If there is a Thatcher historian out there who can tell us exactly what action she took with regard to global warming at any stage in her reign, I would be most grateful to read it.

  5. Ian permalink
    August 16, 2018 5:39 pm

    Then there’s this:

    They don’t appear to have heard about China’s building programme.

    • John Palmer permalink
      August 16, 2018 6:40 pm

      They’re just following numerous examples in the States. You claim to be acting in the interests of ‘future generations’ by trying to lodge vexatious legal actions – it’s the new front now that they’re losing ground in several western countries where AGW (which must now be referred-to as ‘Climate Change’) has dropped to near the bottom in terms of public concern.

  6. August 16, 2018 5:42 pm

    The global satellite anomaly for July was 0.33 I believe, so hardly scorching everywhere.

    And a pretty simple metric to obtain.

    • August 16, 2018 5:46 pm

      Actually 0.32, up a bit from June’s 0.21 and way below the El Niño high.

  7. George Lawson permalink
    August 16, 2018 7:48 pm

    What is hard to understand is when global warming is discussed in terms of a percentage of a degree how anyone can argue that near record summer temperatures are supposed to be caused by global warming.

  8. MrGrimNasty permalink
    August 16, 2018 7:53 pm

    The UAH global temperature anomalies for June 2017/18 were both ~0.2C, for July 2017/18 both ~0.3C.

    Clearly alarmists are pointing at chance cherry-picked weather, not climate.

  9. MrGrimNasty permalink
    August 16, 2018 7:56 pm

    A recent report said 90% of Japanese rural sites showed stable or cooling temperatures, they have an urbanization heatwave problem, not a CO2 one.

  10. MrGrimNasty permalink
    August 16, 2018 8:02 pm

    100 years of Australian drought and flood:

    I seem to recall Heller uses a newspaper cutting listing years in the 1800s – nearly always extreme flood or drought!

  11. Simon Allnutt permalink
    August 16, 2018 8:25 pm

    It is interesting the selective way that he quotes Margaret Thatcher. By the time she wrote her autobiography she had changed her mind on man made climate change. It is also interesting that this became a controlling issue at the time that the Communist empire failed, almost as if it were the replacement threat.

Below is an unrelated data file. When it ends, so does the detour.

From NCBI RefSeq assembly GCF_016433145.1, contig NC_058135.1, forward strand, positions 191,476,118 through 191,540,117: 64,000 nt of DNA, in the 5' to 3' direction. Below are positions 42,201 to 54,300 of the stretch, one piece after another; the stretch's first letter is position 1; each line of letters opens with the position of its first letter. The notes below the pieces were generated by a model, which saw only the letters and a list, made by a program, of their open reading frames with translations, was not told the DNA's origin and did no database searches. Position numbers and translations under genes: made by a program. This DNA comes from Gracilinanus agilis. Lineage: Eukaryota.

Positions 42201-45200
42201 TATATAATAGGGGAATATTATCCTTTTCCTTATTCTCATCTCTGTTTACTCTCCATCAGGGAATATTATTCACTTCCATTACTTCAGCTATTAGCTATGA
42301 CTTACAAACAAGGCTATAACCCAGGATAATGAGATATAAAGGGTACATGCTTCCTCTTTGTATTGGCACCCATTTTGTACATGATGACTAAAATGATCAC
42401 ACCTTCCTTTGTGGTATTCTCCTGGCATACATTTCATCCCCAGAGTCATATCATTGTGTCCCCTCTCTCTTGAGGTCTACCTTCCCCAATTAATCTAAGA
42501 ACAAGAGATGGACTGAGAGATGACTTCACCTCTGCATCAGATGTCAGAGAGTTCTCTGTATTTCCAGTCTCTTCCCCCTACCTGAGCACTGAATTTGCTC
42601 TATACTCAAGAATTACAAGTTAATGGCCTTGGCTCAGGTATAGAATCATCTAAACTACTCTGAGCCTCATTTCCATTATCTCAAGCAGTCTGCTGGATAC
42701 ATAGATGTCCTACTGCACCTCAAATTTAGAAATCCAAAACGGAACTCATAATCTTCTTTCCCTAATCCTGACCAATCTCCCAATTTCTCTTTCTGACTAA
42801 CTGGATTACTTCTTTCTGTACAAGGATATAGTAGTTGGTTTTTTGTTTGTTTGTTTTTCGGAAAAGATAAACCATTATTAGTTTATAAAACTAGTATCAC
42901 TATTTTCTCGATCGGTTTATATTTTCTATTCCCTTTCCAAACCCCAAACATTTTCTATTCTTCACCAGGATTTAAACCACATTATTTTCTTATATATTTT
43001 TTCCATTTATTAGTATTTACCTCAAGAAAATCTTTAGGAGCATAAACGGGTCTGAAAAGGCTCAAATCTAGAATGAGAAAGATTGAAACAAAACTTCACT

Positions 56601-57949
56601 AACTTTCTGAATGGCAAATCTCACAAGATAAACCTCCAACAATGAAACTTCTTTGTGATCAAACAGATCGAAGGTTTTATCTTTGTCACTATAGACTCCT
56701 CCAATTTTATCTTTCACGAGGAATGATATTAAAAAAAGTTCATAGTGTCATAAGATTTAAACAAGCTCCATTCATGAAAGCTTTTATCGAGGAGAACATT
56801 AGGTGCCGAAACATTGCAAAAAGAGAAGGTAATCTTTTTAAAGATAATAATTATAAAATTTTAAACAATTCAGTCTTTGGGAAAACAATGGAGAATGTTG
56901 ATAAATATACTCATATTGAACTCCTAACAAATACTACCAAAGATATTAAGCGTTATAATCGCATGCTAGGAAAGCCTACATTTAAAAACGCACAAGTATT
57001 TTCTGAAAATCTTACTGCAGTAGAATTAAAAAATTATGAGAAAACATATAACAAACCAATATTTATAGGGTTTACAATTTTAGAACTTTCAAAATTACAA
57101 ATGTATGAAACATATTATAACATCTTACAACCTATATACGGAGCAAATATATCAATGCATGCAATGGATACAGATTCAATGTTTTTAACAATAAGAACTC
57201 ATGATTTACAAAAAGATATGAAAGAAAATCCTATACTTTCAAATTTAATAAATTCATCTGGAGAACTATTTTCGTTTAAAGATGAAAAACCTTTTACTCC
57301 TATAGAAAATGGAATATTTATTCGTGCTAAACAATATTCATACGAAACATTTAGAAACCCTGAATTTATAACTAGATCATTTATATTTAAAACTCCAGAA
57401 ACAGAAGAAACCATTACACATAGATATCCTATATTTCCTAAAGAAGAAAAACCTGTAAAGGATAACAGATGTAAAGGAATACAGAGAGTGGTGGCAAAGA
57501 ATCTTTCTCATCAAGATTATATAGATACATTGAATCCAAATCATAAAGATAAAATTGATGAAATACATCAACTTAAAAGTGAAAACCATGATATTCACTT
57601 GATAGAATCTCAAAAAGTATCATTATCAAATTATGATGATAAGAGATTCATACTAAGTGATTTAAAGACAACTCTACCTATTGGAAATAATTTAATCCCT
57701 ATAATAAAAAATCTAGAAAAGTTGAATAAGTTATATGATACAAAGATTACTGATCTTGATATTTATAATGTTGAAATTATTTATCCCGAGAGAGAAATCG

12. August 16, 2018 9:19 pm

    I sent the following letter to the Mail

    Michael Howard was an excellent Home Secretary, but he was wrong to imply that Margaret Thatcher was always fully supportive of the global warming hypothesis (Mail 16 August)
    Although it is true that she originally accepted claims of man-made global warming, later she changed her mind completely, as can be seen from a section of her book, Statecraft, written in 2003. In a passage headed “Hot Air and Global Warming” she issued what amounts to an almost complete recantation of her earlier views.

    She voiced fundamental doubts about the climate scare and questioned the main scientific assumptions used to drive it, from the conviction that the chief force shaping world climate is CO2, rather than natural factors such as solar activity, to exaggerated claims about rising sea levels. She mocked Al Gore and the futility of “costly and economically damaging” schemes to reduce CO2 emissions.

    She cited the 2.5C rise in temperatures during the Medieval Warm Period as having had almost entirely beneficial effects. She pointed out that the dangers of a world getting colder are far worse than those of a CO2-enriched world growing warmer. She recognised how distortions of the science had been used to mask an anti-capitalist, Left-wing political agenda which posed a serious threat to the progress and prosperity of mankind.

    In other words, long before it became fashionable, Lady Thatcher was converted to the view of those who, on both scientific and political grounds, are profoundly sceptical of the climate change ideology. The fact that she became one of the first and most prominent of “climate sceptics” has been almost entirely buried from view.